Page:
Hundreds of people left out-out-pocket due to the Government's now-scrapped environmentally-friendly retro-fitting house grant should be compensated in full for any money they have spent to date on the project.
Sinn Féin climate action spokesman, David Cullinane, is demanding that the State picks up the bill for any costs accrued by the public after it emerged that millions of euro promised for the grants system now no longer exist.
On Wednesday, it was revealed that the Government's multi-million euro grant scheme to help households across the country retrofit their homes to make them more environmentally friendly has run out of money.
The scheme, which fell under the control of the Sustainable Energy Authority of Ireland, was launched on a pilot basis in 2017 and was intended to allow the State to pay for half of any retro-fitting costs which can cost tens of thousands of euro.
However, despite Environment Minister Richard Bruton insisting as recently as early June that €6m was still available for grants - telling the Dáil on June 27 that "at the end of May €1m [of the €7m annual fund] had been paid out" - officials now say no money is available, leaving hundreds of homeowners with costly bills.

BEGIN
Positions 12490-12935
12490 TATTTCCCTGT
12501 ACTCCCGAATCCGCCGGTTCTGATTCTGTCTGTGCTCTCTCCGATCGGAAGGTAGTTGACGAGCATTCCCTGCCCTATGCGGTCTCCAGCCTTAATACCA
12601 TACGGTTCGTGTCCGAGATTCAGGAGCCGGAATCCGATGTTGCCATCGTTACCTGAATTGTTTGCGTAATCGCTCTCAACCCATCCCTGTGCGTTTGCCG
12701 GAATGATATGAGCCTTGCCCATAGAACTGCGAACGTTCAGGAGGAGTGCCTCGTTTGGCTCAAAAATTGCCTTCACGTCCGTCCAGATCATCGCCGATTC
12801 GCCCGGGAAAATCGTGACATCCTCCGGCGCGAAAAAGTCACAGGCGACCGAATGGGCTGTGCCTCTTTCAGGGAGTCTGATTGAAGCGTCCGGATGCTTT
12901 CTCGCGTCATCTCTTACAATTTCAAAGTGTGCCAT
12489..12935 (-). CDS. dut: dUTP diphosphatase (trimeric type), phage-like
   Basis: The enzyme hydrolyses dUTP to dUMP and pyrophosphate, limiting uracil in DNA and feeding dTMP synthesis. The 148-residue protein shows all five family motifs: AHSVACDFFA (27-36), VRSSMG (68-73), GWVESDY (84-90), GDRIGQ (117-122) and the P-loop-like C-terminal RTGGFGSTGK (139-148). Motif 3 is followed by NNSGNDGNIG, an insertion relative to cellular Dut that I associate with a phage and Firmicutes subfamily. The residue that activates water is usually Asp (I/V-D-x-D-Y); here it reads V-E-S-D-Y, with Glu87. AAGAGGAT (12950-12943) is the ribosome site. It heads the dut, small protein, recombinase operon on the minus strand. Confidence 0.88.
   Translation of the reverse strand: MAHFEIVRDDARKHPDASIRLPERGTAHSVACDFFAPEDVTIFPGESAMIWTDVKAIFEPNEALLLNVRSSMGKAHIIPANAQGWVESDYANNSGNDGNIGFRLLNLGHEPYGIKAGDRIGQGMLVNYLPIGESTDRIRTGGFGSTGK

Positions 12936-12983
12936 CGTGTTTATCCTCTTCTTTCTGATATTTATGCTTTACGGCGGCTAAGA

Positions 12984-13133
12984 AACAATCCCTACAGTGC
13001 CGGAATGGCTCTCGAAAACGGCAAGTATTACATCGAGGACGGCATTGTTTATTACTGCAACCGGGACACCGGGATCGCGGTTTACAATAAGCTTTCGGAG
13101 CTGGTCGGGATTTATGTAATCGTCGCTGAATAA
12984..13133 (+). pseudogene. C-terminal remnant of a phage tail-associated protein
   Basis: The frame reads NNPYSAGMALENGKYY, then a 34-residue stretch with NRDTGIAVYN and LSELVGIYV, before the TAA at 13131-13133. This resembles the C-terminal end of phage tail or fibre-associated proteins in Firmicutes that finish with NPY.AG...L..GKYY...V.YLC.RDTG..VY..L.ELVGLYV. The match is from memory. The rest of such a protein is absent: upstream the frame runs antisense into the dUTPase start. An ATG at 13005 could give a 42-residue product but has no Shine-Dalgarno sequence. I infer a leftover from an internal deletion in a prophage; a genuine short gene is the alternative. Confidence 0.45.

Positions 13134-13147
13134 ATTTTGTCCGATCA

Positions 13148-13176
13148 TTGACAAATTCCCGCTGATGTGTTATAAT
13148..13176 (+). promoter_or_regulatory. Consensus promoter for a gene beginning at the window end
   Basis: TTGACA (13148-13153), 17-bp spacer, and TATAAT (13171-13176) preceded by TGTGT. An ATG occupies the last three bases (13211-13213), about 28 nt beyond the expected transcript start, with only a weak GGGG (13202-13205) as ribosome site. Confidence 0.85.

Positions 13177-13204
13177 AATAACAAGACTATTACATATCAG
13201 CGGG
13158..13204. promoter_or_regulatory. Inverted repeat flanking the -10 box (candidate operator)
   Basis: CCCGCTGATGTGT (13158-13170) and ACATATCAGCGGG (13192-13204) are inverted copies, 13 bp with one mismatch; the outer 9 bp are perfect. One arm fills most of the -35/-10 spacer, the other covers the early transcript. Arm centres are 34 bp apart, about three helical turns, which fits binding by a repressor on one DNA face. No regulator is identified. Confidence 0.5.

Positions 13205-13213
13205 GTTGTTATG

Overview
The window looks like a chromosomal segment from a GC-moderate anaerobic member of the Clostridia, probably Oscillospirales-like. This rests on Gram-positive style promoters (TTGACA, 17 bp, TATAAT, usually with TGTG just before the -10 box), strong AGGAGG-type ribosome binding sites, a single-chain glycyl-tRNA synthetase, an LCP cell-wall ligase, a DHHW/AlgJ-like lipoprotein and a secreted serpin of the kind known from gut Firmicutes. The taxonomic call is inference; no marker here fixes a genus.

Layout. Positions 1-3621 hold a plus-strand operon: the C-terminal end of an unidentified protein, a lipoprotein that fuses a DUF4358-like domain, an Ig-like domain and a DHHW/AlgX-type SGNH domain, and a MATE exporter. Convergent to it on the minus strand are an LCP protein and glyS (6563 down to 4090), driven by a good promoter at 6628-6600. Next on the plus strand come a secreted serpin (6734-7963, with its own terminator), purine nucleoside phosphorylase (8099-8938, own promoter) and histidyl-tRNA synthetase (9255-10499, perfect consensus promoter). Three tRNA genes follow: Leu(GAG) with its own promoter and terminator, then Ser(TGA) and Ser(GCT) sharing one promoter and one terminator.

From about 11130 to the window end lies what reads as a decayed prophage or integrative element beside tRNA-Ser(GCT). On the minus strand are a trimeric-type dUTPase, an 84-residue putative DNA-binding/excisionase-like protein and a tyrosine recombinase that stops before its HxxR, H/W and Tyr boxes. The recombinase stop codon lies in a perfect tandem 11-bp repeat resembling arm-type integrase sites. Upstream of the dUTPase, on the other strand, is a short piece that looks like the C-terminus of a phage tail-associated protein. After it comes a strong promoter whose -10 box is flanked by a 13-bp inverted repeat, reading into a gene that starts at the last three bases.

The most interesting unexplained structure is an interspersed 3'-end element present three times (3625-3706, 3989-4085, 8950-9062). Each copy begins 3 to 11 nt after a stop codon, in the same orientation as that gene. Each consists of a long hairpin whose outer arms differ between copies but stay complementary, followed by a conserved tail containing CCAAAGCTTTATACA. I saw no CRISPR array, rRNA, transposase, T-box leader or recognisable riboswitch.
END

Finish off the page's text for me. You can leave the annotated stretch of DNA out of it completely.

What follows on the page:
Mr Cullinane said there is a clear responsibility on the Government to ensure people affected are not "left in the lurch".
While stopping short of saying families and individuals affected by what happened should take legal action if nothing is done, he said the onus is on Environment Minister Richard Bruton to compensate victims in full for the funding flaw:
"First of all, they [people applying for the grant] should have been informed at the time, it would have been reasonable if the SEAI had said 'we are going to go back to the Department to seek extra funding, but at this point in time it isn't there'.
"The fact that wasn't communicated to them [applicants] means, I do think, the Department needs to look at supporting those families and individuals as best they can."
"That's not the way a Government agency or Department should behave, and because of that I think they have a genuine grievance as they weren't informed that funding would dry up," he said.
The SEAI confirmed on Wednesday it was aware that funding for the scheme was running out - but continued to accept applications for grants up to the end of last month without informing the public of the financial issue.